File:Yolande Harmer an unsung heroine.jpg

Yolande Harmer

Yolande Harmer (full name: Gabbai de-Botton) (1913–1959) (Hebrew name Yolande Har-Mor) ( Template:Lang-he) maiden name ) was an Israeli intelligence officer who operated in Egypt in 1948. She was recruited due to her connections in elite and royal circles,[1] she has been described as "Israel's Mata Hari".[2][3][4] A town square in Jerusalem, 'Yolande Harmer Square', is named after her.

Biography[edit | edit source]

Yolande Gabai (later Harmer and Har-Mor) was born in Alexandria, Egypt, to a Turkish-Jewish mother. She was married three times, the first at the age of 17. Her first husband was called Jacques de Botton. She divorced him after a few years of marriage - having had a son with him, Gilbert de Botton.[2][3]

Espionage career[edit | edit source]

Harmer was recruited by Moshe Sharett, secretary of the Jewish Agency political department, when he visited Egypt in 1945 or 1946. They met at a cocktail party.[2][3] At the time Harmer was working as a journalist and accepted in the highest circles of Egypt society.[3] She was thus able to gather intelligence in King Farouk's court in Cairo.[5] She made many other important contacts including senior editors of Al-Ahram, the most widely circulating Egyptian daily newspaper,[2] Tak ed-Din as-Sulh, the chief assistant of Abdul Rahman Hassan Azzam, and Mahmoud Mahlouf, son of the Grand Mufti of Cairo.[3]

When the Swedish ambassador to Egypt, Widar Bagge, fell in love with her, she swayed him to sympathize with the Zionist struggle for self-determination and the freedom of the Jewish people. Eli Peleg, a Yishuv emissary in Cairo, reported Harmer's success with Bagge: "Several months ago he was indifferent to our cause, but today he is an enthusiastic Zionist."[3]

Harmer provided the Yishuv with important strategic information, including the texts of resolutions adopted by the Arab League in 1947 and 1948 declaring that they "will sacrifice all the political and economic interest of the Arab world in order to save Arab Palestine."[6] She also uncovered Arab military plans for the end of the British Mandate for Palestine.[2]By penetrating the US Embassy, she was able to supply information on the number of Tunisian and Algerian troops fighting the Arabs in Palestine.[3]

File:Yolande H.JPG

Memorial plaque in Jerusalem

However, delivering the information she gathered was problematic: She had a radio transmitter, but no-one to operate it for her. She sent the information using mail services via Europe or the United States, but precious time was often lost.[3] During her work in Egypt she often risked not only her own life, but the life of her son.[7]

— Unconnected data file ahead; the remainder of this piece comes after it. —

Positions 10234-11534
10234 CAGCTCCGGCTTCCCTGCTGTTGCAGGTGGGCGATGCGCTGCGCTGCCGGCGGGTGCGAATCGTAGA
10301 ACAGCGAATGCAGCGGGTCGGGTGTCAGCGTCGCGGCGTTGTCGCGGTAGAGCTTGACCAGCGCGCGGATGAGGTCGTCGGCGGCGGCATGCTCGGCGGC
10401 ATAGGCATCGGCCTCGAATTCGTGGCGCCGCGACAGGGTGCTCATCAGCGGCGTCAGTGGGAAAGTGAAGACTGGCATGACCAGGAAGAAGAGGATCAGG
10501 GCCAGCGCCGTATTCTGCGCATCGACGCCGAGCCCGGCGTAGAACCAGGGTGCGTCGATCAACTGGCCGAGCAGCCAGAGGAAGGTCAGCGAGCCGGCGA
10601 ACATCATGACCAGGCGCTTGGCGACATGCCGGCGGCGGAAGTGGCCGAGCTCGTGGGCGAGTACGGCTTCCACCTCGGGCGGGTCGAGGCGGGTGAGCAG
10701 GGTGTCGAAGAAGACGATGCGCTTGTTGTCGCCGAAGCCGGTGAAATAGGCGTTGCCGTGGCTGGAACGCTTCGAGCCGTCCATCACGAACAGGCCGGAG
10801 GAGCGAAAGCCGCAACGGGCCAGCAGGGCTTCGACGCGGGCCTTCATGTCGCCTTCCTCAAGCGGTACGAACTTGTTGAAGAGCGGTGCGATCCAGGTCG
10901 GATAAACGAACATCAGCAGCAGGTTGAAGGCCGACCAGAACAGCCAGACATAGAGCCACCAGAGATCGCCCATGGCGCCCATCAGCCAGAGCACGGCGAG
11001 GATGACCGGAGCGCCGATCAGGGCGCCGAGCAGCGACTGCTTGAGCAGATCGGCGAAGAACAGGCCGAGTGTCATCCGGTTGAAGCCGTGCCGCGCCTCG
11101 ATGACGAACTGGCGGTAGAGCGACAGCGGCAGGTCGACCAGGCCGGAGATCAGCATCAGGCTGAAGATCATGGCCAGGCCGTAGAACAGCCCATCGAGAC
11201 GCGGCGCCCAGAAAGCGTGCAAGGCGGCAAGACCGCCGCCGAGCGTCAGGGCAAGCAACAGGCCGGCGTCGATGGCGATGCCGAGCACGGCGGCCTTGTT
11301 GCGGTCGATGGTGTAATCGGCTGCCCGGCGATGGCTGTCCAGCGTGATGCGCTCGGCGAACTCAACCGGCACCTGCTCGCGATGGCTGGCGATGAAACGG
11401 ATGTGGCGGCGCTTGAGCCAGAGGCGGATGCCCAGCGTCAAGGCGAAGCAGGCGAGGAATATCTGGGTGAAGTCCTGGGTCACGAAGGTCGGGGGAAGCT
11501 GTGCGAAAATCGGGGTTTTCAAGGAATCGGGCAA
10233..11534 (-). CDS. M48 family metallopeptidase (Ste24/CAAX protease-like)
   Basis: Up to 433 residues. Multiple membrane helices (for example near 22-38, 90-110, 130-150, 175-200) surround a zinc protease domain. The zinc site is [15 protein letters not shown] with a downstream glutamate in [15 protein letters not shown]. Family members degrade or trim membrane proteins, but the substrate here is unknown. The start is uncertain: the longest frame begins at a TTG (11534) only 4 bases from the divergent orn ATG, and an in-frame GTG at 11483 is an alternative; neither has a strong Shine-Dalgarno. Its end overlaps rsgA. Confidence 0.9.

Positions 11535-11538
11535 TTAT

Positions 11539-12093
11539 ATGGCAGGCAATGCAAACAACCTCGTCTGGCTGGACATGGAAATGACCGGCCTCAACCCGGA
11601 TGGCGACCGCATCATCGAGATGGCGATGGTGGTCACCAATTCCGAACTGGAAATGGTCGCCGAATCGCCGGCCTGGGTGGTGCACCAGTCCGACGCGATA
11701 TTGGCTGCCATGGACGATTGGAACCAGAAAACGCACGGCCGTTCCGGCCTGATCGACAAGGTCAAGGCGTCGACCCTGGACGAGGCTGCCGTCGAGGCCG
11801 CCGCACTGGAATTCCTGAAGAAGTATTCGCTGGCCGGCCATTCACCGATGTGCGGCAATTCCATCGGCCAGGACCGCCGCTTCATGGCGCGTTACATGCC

In July 1948, Harmer was arrested. In August, after falling ill in jail, she was released and deported. She went to Paris where she worked for the Middle East Department of the Israeli Foreign Ministry, becoming a key figure in that department by 1949. During her work in Paris she maintained her Egyptian contacts, continuing to provide Israel with valuable information.[3]In 1950 she worked in Madrid.

Harmer died in 1959.[2][3]

References[edit | edit source]

  1. Teddy Kollek: the man, his times and Jerusalem Gefen, 25 Aug 2008, page 21
  2. 2.0 2.1 2.2 2.3 2.4 2.5 Ephraim Kahana (May 16, 2009). Historical dictionary of Israeli intelligence By Ephraim Kahana. The Scarecrow Press, Inc.. p. 110,111. ISBN 978-0-8108-5953-1. http://books.google.com/books?id=pAar3TpYOt4C&pg=PA110&lpg=PA110&dq=yolande+gabai&source=bl&ots=A1C4R4_ZgW&sig=cbNtCbgTQRN1u2257VCwR14X4VM&hl=en&ei=GxFmTIadE466sQOT5ozQDQ&sa=X&oi=book_result&ct=result&resnum=7&ved=0CDIQ6AEwBg#v=onepage&q=yolande%20gabai&f=false. 
  3. 3.0 3.1 3.2 3.3 3.4 3.5 3.6 3.7 3.8 3.9 Ian Black and Benny Morris (2007). Israel's Secret Wars: A History of Israel's Intelligence Services. Grove Press. pp. 61–64. ISBN 978-0-8021-3286-4. http://books.google.com/books?id=FkyMsycbemEC&pg=PA62&lpg=PA62&dq=Peleg+told+Shertok,+%27We+have+a+diplomat&source=bl&ots=nnbddn_DEe&sig=-nK-Kw6k5O-b8KEuR7fukB_7z98&hl=en&ei=r-hpTM6tNI30swPRqNXeBg&sa=X&oi=book_result&ct=result&resnum=1&ved=0CBIQ6AEwAA#v=onepage&q=Peleg%20told%20Shertok%2C%20%27We%20have%20a%20diplomat&f=false. 
  4. Teddy Kollek, Amos Kollek (1978). For Jerusalem. Random House. p. 57. http://books.google.com/books?id=FBi7AAAAIAAJ&q=%22Yolande+Harmer%22+%22Mata+Hari%22&dq=%22Yolande+Harmer%22+%22Mata+Hari%22&hl=en&ei=SIxqTPDCMYTCsAO0t7BB&sa=X&oi=book_result&ct=book-thumbnail&resnum=2&ved=0CDYQ6wEwAQ. 
  5. Ian Black and Benny Morris (2007). Israel's Secret Wars: A History of Israel's Intelligence Services. Grove Press. p. 70. ISBN 978-0-8021-3286-4. http://books.google.com/books?id=FkyMsycbemEC&pg=PA70&lpg=PA70&dq=yolande+harmer++king+court&source=bl&ots=nnbddoTIBd&sig=GfoZCHD6Ay5NLskBhzhD5sXLewM&hl=en&ei=PfZpTKqKIo_CsAP2_byvBw&sa=X&oi=book_result&ct=result&resnum=1&ved=0CBIQ6AEwAA#v=onepage&q=yolande%20harmer%20%20king%20court&f=false. 
  6. Joseph Heller (April 25, 2003). The birth of Israel, 1945-1949: Ben-Gurion and his critics. University Press of Florida. pp. 91–92. ISBN 978-0-8021-3286-4. http://books.google.com/books?id=S9Y4IbeXq9IC&pg=PA92&lpg=PA92&dq=%22yolande+harmer%22&source=bl&ots=j9EEmX-wgK&sig=BLnAV3KKoD2NCCqmSeaxujVjfXU&hl=en&ei=_BNmTOmTJo7AsAP3hMTLDQ&sa=X&oi=book_result&ct=result&resnum=5&ved=0CCgQ6AEwBA#v=onepage&q=%22yolande%20harmer%22&f=false. 
  7. "Yolande an Unsung Heroine". wolmandan.com. http://wolmandan.com/index.php?option=com_content&view=article&id=46&Itemid=57. 

cs:Jolande Harmerová he:יולנדה הארמר

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